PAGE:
We could have avoided re-compilation and increased modularity of overall design by choosing pass By-Ref or Pointer for target function and allocating object on heap. To check this let us roll back Point class to Stage 2 where it had no z. Let us modify Main.cpp so that it starts using Pointer as parameter for target. The object of Point will now be allocated on heap and bound to the ppt1 pointer in main. We will pass this pointer to target function.
Point.cpp ( Rolling it back to Stage 2 )
Main.cpp ( heap allocation and passing pointer to target )
The output is normal and as we see the Main.o object file has be compiled against the version of Point class that has only two instance variables.
Now we once again introduce instance variable z in Point class and make necessary changes in constructor and print() member function. We compile Point.cpp to obtain Point.o , but we don’t compile Main.cpp to obtain a new Main.o file. So now can we link the old Stage 4 Main.o to Stage 5 Point.o? If yes then will we get the desired output? Once again the argument is that nothing has changed in the public interface of Point class hence , we don’t need to change Main.cpp.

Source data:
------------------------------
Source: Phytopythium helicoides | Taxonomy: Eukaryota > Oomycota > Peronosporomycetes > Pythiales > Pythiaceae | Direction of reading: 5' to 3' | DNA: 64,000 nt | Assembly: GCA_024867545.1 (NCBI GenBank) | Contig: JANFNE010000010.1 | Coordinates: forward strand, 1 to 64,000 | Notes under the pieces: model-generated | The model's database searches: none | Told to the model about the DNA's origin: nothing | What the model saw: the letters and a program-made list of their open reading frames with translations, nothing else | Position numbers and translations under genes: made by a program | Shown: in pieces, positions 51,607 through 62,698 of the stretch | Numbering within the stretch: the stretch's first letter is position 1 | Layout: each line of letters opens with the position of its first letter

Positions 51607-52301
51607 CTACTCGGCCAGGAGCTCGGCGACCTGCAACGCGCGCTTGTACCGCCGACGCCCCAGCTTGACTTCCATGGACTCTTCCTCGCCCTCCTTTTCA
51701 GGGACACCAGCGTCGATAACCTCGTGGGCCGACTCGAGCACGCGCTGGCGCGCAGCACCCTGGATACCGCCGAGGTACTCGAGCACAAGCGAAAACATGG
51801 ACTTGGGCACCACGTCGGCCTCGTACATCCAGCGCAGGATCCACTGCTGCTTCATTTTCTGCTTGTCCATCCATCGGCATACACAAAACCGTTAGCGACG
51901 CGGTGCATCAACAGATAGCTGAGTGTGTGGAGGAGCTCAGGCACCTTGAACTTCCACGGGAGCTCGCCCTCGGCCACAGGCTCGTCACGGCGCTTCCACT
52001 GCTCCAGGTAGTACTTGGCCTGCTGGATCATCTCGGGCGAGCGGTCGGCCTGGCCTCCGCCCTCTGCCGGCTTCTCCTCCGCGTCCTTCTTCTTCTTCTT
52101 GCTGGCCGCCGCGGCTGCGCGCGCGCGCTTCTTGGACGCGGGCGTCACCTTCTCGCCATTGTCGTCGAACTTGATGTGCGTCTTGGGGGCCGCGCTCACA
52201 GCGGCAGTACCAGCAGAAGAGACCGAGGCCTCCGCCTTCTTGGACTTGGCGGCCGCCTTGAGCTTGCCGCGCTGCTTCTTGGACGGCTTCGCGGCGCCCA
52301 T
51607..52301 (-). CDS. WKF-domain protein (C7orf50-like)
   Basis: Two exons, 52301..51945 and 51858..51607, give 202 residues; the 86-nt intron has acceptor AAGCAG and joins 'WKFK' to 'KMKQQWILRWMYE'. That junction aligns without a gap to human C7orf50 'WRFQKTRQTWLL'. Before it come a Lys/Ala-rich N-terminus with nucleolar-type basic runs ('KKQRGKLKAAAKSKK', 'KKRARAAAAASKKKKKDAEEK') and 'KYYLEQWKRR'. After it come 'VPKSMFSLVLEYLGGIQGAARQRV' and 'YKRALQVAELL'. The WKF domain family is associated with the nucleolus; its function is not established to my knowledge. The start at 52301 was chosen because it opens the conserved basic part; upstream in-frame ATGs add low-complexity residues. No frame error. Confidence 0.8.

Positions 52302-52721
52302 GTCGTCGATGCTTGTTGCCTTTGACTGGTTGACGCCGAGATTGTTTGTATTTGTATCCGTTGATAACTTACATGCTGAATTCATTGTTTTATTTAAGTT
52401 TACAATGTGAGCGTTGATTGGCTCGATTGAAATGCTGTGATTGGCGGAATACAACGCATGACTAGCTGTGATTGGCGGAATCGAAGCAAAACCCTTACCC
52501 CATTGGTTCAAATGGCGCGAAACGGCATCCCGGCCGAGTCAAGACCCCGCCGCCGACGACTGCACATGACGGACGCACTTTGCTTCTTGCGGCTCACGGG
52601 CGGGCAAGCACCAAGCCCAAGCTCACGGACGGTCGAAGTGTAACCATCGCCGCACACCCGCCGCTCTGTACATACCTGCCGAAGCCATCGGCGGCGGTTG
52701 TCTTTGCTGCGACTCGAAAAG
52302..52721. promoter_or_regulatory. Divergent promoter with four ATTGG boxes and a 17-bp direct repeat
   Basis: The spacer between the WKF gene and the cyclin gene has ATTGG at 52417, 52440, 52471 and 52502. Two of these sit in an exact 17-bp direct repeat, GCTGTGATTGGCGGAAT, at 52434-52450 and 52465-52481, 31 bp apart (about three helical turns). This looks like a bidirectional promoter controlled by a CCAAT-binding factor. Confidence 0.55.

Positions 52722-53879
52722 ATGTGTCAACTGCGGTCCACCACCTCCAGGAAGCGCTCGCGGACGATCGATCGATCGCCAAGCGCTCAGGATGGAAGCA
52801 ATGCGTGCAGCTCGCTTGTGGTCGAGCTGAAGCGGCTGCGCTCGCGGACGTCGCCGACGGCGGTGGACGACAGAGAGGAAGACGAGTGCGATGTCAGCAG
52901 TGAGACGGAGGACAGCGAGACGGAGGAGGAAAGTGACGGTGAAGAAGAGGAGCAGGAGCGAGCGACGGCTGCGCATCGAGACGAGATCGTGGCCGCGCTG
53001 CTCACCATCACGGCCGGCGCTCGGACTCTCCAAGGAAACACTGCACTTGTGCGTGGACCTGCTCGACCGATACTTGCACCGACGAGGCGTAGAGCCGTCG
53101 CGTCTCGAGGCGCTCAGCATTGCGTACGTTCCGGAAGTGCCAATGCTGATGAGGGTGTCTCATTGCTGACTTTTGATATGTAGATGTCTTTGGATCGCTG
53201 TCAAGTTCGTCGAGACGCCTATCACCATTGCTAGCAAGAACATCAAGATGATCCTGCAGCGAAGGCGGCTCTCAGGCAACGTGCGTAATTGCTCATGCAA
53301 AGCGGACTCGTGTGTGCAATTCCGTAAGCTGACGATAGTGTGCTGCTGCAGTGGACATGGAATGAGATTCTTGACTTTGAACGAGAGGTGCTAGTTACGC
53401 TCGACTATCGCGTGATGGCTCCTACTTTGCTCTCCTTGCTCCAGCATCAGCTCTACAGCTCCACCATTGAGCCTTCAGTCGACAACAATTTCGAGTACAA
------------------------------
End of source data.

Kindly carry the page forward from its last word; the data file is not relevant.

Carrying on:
This output proves that the old Main.o could successfully link with new Point.o and the new Final gave the desired output. Getting the right output without re-compiling Main.cpp was the test of modularity. The public interface had not changed and hence the old compiled code was expected to run against the new code. We succeeded in this effort because we allocated the object on Heap. The Activation Record only had the pointer to the object. Real modularity was obtained with allocation of object on Heap. So to write modular programs in C++ allocation of objects on heap and passing By Pointers/By Ref to functions are more appropriate semantics.
The above mentioned problem would become more serious in Java as Java supports network class loading. Suppose Java was supporting local objects then any change in the service provider would warrant re-compilation of Consumer class. This would happen even though the public interface of service provider would remain same. To address this issue of Unwarranted re-compilations and increase modularity, Java must have decided to go for Heap only allocation of Objects.
I have now proposed my arguments speculating the design reasons for Heap Only allocation of Java Objects. I would like to hear about your arguments and perceptions. Thanks for your patience.
copyright ©Rajesh Patkar, All rights reserved.
copyright ©Rajesh Patkar, All rights reserved.